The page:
To ensure the ongoing viability of our services, EWEB made approximately $58 million in capital investments in 2020, including roughly $18 million in water infrastructure and $40 million in electric and share services systems. These investments were specifically prioritized to reinforce the values of our Board and community-Safety, Reliability, Affordability, Environmental Stewardship-and our strategic objectives focused on emergency preparedness and disaster recovery and preparing for a new energy supply future.
Besides the miles of water pipe upgrades, pump station enhancements, and customer building requests, the water utility has now fully commissioned five emergency water sites throughout Eugene (two years ahead of schedule, with another two planned), completed the construction of a new water lab building at Hayden Bridge, made significant progress on the design and planning of our new base level reservoirs, with construction on the E. 40th site starting this summer, and received laboratory accreditation to perform in-house cyanotoxin and renewed biological testing.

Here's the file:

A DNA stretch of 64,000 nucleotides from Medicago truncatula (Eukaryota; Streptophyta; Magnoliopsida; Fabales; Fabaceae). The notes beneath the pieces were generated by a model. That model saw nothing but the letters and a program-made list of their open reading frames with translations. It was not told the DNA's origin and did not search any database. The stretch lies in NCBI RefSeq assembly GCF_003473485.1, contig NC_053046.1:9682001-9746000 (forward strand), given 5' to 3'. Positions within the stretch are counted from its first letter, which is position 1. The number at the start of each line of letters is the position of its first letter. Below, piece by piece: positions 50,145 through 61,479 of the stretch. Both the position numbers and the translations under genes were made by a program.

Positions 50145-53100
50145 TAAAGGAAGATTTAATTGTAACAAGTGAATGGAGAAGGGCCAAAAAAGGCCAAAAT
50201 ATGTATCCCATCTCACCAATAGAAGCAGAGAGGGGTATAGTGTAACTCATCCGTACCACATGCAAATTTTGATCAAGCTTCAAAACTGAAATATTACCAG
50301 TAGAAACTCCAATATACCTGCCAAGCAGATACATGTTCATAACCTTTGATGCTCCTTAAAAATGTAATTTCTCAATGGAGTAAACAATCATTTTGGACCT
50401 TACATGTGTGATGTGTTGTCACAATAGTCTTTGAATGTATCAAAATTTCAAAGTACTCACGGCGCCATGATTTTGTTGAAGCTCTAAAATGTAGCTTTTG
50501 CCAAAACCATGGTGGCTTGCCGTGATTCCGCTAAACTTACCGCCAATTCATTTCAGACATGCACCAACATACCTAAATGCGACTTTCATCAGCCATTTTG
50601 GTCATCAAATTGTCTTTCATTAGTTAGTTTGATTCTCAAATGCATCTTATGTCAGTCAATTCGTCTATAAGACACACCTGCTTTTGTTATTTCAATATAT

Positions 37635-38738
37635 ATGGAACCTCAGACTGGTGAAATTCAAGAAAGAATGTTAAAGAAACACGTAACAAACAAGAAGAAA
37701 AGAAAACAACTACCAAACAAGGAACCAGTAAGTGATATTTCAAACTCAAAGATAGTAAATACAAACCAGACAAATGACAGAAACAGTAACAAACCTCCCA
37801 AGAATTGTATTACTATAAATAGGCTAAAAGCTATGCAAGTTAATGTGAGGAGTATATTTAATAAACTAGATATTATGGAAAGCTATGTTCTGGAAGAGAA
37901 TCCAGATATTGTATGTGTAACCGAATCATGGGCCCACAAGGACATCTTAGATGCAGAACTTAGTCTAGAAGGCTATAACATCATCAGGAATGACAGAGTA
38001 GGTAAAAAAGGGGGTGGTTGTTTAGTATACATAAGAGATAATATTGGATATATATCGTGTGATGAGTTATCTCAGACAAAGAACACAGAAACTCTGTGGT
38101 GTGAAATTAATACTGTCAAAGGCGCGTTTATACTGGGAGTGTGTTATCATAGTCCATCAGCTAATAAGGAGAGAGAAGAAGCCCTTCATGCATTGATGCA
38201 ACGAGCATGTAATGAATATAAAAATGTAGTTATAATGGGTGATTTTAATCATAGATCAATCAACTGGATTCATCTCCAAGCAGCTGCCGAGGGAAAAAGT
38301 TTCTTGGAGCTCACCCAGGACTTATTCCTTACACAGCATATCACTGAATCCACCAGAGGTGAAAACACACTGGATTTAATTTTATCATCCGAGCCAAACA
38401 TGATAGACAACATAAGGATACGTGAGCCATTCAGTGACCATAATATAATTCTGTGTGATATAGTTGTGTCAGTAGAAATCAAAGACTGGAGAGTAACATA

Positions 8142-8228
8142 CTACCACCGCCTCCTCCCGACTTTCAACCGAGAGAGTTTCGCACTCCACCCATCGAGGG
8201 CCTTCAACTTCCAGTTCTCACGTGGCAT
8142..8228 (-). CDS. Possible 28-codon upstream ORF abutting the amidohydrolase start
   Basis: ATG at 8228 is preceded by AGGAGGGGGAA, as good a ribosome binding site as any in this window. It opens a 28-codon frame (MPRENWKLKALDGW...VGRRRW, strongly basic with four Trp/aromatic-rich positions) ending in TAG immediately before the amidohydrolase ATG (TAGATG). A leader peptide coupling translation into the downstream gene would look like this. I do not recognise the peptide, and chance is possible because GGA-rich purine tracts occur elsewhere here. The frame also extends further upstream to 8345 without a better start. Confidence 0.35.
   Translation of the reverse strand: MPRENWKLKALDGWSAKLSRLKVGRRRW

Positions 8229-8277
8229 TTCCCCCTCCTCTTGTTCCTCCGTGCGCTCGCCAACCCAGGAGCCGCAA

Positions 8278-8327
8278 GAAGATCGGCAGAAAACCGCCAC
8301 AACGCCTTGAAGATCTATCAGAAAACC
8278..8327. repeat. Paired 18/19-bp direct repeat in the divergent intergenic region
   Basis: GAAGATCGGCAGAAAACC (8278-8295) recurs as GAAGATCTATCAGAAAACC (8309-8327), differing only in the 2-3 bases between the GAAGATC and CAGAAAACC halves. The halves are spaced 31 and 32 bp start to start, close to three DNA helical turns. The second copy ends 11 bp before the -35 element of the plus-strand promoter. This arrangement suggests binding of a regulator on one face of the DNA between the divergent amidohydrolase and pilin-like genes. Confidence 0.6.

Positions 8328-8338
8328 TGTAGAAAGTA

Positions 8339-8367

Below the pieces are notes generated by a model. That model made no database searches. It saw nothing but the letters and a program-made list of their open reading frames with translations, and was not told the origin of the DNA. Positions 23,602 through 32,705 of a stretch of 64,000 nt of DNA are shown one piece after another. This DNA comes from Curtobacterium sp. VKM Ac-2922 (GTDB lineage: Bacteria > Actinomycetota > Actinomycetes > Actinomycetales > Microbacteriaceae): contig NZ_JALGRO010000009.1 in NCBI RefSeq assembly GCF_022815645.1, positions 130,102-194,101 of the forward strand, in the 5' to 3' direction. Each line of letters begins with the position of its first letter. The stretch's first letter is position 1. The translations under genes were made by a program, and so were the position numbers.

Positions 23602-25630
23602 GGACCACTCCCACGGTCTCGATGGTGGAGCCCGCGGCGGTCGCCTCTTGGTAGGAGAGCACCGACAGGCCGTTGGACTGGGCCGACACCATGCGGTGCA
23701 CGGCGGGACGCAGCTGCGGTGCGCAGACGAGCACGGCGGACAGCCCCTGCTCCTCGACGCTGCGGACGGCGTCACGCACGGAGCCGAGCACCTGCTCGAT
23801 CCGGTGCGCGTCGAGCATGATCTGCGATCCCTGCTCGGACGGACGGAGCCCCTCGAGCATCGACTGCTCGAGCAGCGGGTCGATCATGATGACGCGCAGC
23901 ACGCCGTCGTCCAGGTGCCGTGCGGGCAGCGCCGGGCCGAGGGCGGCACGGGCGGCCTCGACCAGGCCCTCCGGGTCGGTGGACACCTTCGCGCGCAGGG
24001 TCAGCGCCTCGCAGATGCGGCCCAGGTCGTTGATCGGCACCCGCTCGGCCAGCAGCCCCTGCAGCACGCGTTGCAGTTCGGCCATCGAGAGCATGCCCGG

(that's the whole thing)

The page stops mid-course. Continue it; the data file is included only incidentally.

And then there's the watershed. We have worked with the Board to expand our approach from watershed protection to watershed recovery, requiring additional care and investment. Besides replacing poles and conductor, along with responding to customer building and renovation projects, the electric utility significantly rebuilt the McKenzie valley service territory in a matter of weeks, added an important switching system linking the north and south downtown Eugene underground electric networks, significantly increasing resiliency, and replaced some key large substation transformers.